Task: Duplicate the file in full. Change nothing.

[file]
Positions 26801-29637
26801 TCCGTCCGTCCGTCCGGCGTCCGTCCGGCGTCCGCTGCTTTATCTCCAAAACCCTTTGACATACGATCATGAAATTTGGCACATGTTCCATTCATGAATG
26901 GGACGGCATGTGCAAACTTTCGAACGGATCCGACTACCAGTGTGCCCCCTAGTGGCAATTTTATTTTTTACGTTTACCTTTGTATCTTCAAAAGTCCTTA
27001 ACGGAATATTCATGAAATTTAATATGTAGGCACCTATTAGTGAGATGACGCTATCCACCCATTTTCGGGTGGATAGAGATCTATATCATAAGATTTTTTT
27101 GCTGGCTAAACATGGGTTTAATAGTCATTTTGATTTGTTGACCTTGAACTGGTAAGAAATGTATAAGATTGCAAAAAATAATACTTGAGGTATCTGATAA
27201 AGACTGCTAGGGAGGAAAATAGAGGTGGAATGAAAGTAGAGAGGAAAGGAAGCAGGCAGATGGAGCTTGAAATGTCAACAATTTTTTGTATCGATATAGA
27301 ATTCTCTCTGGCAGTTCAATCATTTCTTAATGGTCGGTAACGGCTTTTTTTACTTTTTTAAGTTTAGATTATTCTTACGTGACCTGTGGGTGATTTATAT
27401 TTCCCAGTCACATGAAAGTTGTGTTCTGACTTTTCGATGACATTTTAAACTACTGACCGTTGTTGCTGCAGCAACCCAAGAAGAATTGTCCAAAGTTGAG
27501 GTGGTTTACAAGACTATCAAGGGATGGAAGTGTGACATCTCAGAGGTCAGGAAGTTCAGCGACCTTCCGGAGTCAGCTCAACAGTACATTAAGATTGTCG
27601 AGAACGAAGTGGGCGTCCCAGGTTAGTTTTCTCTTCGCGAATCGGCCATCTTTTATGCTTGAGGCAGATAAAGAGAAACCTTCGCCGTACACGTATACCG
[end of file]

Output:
Positions 26801-29637
26801 TCCGTCCGTCCGTCCGGCGTCCGTCCGGCGTCCGCTGCTTTATCTCCAAAACCCTTTGACATACGATCATGAAATTTGGCACATGTTCCATTCATGAATG
26901 GGACGGCATGTGCAAACTTTCGAACGGATCCGACTACCAGTGTGCCCCCTAGTGGCAATTTTATTTTTTACGTTTACCTTTGTATCTTCAAAAGTCCTTA
27001 ACGGAATATTCATGAAATTTAATATGTAGGCACCTATTAGTGAGATGACGCTATCCACCCATTTTCGGGTGGATAGAGATCTATATCATAAGATTTTTTT
27101 GCTGGCTAAACATGGGTTTAATAGTCATTTTGATTTGTTGACCTTGAACTGGTAAGAAATGTATAAGATTGCAAAAAATAATACTTGAGGTATCTGATAA
27201 AGACTGCTAGGGAGGAAAATAGAGGTGGAATGAAAGTAGAGAGGAAAGGAAGCAGGCAGATGGAGCTTGAAATGTCAACAATTTTTTGTATCGATATAGA
27301 ATTCTCTCTGGCAGTTCAATCATTTCTTAATGGTCGGTAACGGCTTTTTTTACTTTTTTAAGTTTAGATTATTCTTACGTGACCTGTGGGTGATTTATAT
27401 TTCCCAGTCACATGAAAGTTGTGTTCTGACTTTTCGATGACATTTTAAACTACTGACCGTTGTTGCTGCAGCAACCCAAGAAGAATTGTCCAAAGTTGAG
27501 GTGGTTTACAAGACTATCAAGGGATGGAAGTGTGACATCTCAGAGGTCAGGAAGTTCAGCGACCTTCCGGAGTCAGCTCAACAGTACATTAAGATTGTCG
27601 AGAACGAAGTGGGCGTCCCAGGTTAGTTTTCTCTTCGCGAATCGGCCATCTTTTATGCTTGAGGCAGATAAAGAGAAACCTTCGCCGTACACGTATACCG